I’m either reading less fiction, or more non-fiction – I’m not sure. I haven’t been able to get my teeth into any novels lately, and at tomorrow’s Book Group Zoom meeting I am going to have to confess, yet again, that I have not read the book.

But I have been reading. Lately, essays and memoirs: Feel Free by Zadie Smith, More Than a Woman by Caitlin Moran, Funny Weather: Art in an Emergency by Olivia Laing and now Coventry by Rachel Cusk.

This was my introduction to Cusk’s writing, although I’d been aware of her fiction for a few years and her Outline trilogy has been strongly recommended to me (as in, “Susan, you’d love Rachel Cusk!”). I’m not so sure that ‘love’ is the right word; I don’t feel an incipient girl crush of the kind I have for Rebecca Solnit or, more recently, Olivia Laing.  Coventry reveals a detached and occasionally rather spiky sensibility and indeed the first essay I read, Driving as Metaphor, seemed deliberately off-putting.

The village where I live is on the coast road, and there is much talk among the residents about how to control the speed at which people drive through it. The slowness that frustrates and impedes us when we are trying to drive on the roads outside our villages becomes immaterial from our perspective as homeowners; from this angle, it appears that  people around here drive not too slowly but too fast. This might seems merely a good example of the corrosion of truth by point of view. Equally, a person travelling by bicycle feels an antipathy towards cars, and yet once inside a car can immediately become irritated by cyclists, and as a pedestrian could dislike them both, sometimes all in the course of a single day.

I persisted through the traffic flow, and finally I ‘got it’, although the ‘it’ I got is maybe not what Cusk intended. I thought, This is what it’s like to pay attention and report back with as much clarity as you can; this is taking a small slice of existence, examining it minutely and then seeing where it leads. This is what thinking is like. Which is hopefully on to broader and unexpected perspectives.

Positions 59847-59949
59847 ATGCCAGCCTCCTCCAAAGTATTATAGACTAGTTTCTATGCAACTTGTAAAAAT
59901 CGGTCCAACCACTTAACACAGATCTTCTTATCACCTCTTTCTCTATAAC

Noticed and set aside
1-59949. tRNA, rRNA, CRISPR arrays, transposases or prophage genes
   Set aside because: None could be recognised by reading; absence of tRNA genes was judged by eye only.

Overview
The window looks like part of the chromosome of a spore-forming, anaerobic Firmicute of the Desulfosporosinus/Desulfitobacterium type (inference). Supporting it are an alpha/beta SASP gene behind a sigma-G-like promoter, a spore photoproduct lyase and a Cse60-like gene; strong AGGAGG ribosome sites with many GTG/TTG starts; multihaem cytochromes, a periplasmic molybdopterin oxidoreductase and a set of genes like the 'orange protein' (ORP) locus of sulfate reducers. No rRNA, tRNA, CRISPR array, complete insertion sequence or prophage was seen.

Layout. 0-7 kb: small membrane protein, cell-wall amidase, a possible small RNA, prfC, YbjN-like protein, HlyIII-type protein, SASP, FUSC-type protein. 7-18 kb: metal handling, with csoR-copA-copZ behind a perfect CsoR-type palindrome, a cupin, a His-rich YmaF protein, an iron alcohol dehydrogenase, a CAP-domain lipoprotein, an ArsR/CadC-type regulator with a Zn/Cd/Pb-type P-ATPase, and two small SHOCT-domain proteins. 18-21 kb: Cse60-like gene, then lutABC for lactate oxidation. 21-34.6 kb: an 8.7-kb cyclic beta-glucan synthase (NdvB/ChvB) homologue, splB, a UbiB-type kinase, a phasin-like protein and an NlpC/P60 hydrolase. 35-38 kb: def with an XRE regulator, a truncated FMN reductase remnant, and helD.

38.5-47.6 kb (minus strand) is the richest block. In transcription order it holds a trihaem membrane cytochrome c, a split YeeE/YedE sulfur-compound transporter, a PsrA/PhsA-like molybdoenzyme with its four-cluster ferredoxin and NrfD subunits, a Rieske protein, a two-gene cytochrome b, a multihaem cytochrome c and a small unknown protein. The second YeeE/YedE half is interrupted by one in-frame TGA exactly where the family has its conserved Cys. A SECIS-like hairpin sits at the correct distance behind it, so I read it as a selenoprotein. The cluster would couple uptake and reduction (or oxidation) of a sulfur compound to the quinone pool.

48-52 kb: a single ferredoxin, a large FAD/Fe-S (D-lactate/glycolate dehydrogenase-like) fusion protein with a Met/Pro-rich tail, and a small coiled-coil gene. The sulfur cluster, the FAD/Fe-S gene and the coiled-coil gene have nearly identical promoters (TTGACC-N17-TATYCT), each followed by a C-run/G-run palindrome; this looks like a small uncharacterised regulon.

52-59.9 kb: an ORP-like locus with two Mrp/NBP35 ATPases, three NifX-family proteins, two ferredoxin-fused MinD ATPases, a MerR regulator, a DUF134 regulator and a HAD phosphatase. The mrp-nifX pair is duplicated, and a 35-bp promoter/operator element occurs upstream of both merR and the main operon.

After I read a couple of articles and interviews online, I realised that the other aspect of her writing is honesty; she’s not concerned about seeming likeable or relateable. Her commitment to honesty in an earlier memoir, Aftermath, where she wrote about her marriage breakdown, apparently caused such media and personal hostility that the experience left her, for a time, broken. In an interview in The Guardian, she said, “Without wishing to sound melodramatic, it was creative death after Aftermath. That was the end. I was heading into total silence – an interesting place to find yourself when you are quite developed as an artist.”

The essays in Coventry are divided between memoir and literary/artistic/ cultural criticism and for my money the first category is the most compelling. By the time I’d read Cusk on traffic, civility, home-making, teenagers and fractured relationships with spouses and parents I did not want her for my new best friend, but I certainly wanted to read more and more of her cool, intelligent and unsparing commentary.

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